A system that devalues you for not being able to produce. A system that constantly urges you to ‘get a job’ and ‘not be a bum’.

There is something to be said about the fact that I’ve heard more jabs about welfare recipients than I almost have about colored people – and I live in a racist society. We are trained to believe that because we do not produce money, that we do not participate in society in any meaningful way. That if we do not produce money, we produce nothing at all.

Let’s just sit and stew on that for a minute. No money, no value. But what if we are taking a monastic path? What if we do volunteer work? What if we simply cannot do anything other than function?

We are all trained to be givers, producers of valuable things, but isn’t there value in being a recipient? I’m thinking here of a friend’s sister, who is mentally handicapped and cannot care for herself. What of her role in society, where she is wholly dependent upon others? Doesn’t she enrich us by offering her unique perspectives, her joys and challenges?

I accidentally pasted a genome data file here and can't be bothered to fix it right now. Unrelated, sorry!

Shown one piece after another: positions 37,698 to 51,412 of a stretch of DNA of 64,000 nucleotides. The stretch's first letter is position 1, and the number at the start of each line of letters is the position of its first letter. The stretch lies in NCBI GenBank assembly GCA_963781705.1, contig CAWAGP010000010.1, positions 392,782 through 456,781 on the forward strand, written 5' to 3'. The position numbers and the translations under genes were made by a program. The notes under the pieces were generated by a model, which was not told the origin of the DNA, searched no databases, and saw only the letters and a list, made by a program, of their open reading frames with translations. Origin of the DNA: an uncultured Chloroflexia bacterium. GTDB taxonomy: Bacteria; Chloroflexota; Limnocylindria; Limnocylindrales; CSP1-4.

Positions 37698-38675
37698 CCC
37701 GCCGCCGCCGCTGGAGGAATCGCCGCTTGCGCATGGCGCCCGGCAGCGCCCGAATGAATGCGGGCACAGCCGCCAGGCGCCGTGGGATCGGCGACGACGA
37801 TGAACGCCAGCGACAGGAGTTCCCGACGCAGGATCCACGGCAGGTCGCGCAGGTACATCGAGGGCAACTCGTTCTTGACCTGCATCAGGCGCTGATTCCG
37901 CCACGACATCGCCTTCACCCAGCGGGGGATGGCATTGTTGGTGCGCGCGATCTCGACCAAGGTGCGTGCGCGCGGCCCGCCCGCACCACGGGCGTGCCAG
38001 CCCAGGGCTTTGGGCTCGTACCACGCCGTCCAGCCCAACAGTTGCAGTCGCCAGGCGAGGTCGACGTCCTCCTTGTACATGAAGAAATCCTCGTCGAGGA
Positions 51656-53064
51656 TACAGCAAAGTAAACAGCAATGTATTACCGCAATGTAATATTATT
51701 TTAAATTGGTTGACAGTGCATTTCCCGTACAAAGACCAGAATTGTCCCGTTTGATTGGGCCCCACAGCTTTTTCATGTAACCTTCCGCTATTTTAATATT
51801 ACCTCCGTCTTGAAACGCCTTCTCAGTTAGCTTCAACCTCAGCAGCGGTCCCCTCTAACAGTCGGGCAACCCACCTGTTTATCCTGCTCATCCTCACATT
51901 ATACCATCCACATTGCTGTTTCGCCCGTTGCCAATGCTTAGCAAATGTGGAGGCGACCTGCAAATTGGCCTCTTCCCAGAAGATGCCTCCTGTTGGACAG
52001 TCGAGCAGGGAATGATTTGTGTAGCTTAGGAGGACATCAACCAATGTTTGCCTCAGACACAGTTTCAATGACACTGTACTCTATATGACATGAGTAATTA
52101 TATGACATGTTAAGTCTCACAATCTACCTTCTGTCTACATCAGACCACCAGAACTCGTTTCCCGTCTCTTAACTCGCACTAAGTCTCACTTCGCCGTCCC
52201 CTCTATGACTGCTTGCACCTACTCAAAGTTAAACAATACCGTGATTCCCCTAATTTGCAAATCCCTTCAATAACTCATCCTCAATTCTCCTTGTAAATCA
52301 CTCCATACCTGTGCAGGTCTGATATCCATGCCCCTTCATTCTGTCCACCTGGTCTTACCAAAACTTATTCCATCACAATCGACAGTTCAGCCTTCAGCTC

Isn’t there value in being a recipient, a leper, a priest, in being a caregiver, a support system, just something other than the producer?

I’m tempted to say that, obviously, the answer is that we are all valuable in this web of life. After all, animals do not produce. Yet they are all valuable within their fragile ecosystems. And yet, how do we manifest this precious value to members of society? How can we thank them, value them, and destroy this system that devalues them?

I don’t have a fast-and-hard answer. But I will say that this Christmas, due to my financial situation, I gave out handmade gifts and spent time with relatives, and that felt right. We need to appreciate what it is that everyone can give, no matter how ‘little’ or much.



Medication’s Effects on the Soul

One of the reasons I was hesitant to take medication over the course of many years were the warnings I’d heard from “spiritual” people: that medication would change “who I was” and that I wouldn’t be “myself” if I took it.